Cohen’s contributions to South sports held in high regard

Ben Wittenstein, Staff Reporter

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For senior Max Cohen, he feels that playing three varsity sports is routine. In the fall, Cohen led the Titans as the starting quarterback on the football field;  in the winter, he comes off the bench as a role player on South’s basketball team. And when spring comes along, Cohen mans the outfield on South’s baseball team.

As rare as a three sport athlete can be, Cohen feels that it is natural, and couldn’t see giving up any of the sports he plays.

“I didn’t think much of [playing three sports], and I didn’t think it was a huge accomplishment because I was just continuing to play the sports that I love,” Cohen said.

As well as during the school year, each summer Cohen plays all three sports. During a typical summer day, Cohen goes to football camp in the morning, which is then followed by basketball camp during the day and then a baseball tournament or basketball game in the evening.

Spending most of the school year competing in athletics does come with a price, however.  According to Cohen, injuries and general exhaustion are definitely not foreign to him.

“Every single year of high school I sprain my left thumb,” Cohen said. “There are days when I’m just exhausted from not having a break at all in between seasons, but I’ve gotten used to it over the past four years.”

This school year began with students and parents watching Cohen play starting quarterback for South on Friday nights. After going 5-4 on the season, he led the Titans to their ninth consecutive playoff appearance. As fall turned into winter it was time for Cohen to contribute to the basketball team, coming off the bench as a guard. Cohen believes he’s learned something from each sport to help him become a better competitor.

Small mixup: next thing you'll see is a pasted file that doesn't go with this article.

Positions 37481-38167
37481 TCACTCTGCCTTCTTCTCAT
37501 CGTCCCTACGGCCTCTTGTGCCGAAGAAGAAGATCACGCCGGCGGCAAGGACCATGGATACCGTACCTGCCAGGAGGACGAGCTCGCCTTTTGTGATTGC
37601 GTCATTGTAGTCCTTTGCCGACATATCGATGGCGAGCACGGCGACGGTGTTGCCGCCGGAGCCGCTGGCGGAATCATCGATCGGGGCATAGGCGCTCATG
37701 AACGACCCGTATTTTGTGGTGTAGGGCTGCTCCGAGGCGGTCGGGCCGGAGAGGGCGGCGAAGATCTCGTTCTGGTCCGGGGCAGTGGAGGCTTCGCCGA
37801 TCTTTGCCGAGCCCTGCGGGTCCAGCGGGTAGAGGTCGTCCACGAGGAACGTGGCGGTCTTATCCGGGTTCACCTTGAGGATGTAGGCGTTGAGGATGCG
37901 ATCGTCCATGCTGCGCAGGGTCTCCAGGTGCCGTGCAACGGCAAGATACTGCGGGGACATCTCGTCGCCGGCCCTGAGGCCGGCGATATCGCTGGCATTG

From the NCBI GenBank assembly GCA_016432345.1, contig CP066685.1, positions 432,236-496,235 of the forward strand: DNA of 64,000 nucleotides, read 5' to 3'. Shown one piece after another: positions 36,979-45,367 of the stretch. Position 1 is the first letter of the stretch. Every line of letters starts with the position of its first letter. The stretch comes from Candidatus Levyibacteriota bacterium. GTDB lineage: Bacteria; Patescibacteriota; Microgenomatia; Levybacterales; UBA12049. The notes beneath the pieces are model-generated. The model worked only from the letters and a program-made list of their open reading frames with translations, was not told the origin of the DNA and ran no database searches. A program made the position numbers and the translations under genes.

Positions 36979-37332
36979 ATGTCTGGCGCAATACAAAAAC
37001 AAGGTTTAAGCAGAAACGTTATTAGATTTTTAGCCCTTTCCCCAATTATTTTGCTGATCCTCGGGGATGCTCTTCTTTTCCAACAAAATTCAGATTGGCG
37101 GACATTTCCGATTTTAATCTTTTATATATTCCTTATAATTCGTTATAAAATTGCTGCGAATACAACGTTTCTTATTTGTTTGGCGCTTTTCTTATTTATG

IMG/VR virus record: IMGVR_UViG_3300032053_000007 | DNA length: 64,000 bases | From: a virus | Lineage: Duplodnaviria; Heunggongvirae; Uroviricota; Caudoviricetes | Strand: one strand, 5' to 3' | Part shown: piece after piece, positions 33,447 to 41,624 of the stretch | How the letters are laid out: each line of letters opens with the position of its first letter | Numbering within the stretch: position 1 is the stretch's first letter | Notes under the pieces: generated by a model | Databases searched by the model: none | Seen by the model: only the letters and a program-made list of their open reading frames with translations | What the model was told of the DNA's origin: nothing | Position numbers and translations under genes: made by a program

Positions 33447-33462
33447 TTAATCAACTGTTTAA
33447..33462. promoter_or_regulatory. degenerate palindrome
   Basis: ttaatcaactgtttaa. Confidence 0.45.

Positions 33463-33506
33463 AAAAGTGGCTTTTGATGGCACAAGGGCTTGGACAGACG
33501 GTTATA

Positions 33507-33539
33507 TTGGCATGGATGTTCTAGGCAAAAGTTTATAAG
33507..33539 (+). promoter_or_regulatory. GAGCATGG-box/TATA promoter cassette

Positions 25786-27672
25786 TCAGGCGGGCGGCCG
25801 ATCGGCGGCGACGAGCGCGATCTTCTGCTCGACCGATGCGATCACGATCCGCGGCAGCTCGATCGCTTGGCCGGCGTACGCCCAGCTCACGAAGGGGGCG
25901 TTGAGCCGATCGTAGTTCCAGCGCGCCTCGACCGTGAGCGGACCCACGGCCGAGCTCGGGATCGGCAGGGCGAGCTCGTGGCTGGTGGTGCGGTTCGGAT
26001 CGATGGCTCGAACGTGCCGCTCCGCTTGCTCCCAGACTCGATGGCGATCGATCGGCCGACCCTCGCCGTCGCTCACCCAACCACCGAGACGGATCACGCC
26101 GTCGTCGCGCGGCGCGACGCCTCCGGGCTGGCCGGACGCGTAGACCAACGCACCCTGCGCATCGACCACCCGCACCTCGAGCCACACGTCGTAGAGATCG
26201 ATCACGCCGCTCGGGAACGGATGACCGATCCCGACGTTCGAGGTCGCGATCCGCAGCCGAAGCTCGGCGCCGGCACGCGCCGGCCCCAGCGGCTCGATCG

“Football’s mental aspect helps me a lot with staying mentally focused,” Cohen said. “It also teaches me how to work hard and fight through the physical pain and accomplish your goal […] while basketball helps me get faster and be quick on my feet.”

Mike Noll, head football coach, understands how much playing three sports has built Cohen.

“He has a [really] good understanding of the big picture [and] what you’re trying to accomplish,” Noll said.

Being five feet eight inches tall, Cohen is one of the smallest quarterbacks Noll has coached. Despite the height, Noll believes that Cohen has one of the best arms of any player he has ever worked with at South, and he tried to shape his playbook around his ability rather than his height.

“His ability to throw on the run [is unique],” Noll said. “We didn’t use him [as] a rushing quarterback because of his size, but we used him because he could do it.”

On the basketball court, Cohen’s size can be considered a problem. However, like with the other two sports that he plays, Cohen is able to make it work to perfection with his keen ability to shoot, according to basketball coach Ben Widner. Widner sees that Cohen takes a lot of what he learns on the gridiron to the hardwood.

“Coming from being the quarterback on the football team, he’s not overwhelmed by any moment in a big game [because] he’s been there before,” Widner said.

When the spring starts up, Cohen won’t have any time to rest before he starts baseball workouts. Cohen, who played left field last year, was a flexible hitter. He batted anywhere from the two spot to the six or seven spot according to baseball coach Bob Rosinski.

Even as Cohen makes the transition from basketball, Rosinski knows that he will be ready to be a leader once he steps on the baseball diamond. According to Rosinski, being a three sport athlete has taught Cohen to be more mature.

“[He] is able to accept criticism more […] and deal with it in a better way,” Rosinski said.

By the time baseball season begins, Cohen will have finished up his last seasons of football and basketball in high school. However, that does not mean Cohen will be hanging up his cleats for the last time.

“I’m looking at playing football or baseball [in college] but I haven’t decided yet,” Cohen said. “I’ve also not decided on a school yet, but I’ve been talking to Division III coaches, but I need to visit the schools first to really get the feel of the school and the team.”

While Rosinski just coaches Cohen in baseball, he feels that he can speak to Cohen’s work ethic for all the coaches that work with Cohen.

“When he’s in [football, basketball and baseball] he’s so committed to being in those sports, his mind is nowhere else, and he just loves to be there and loves to work,” Rosinski said.

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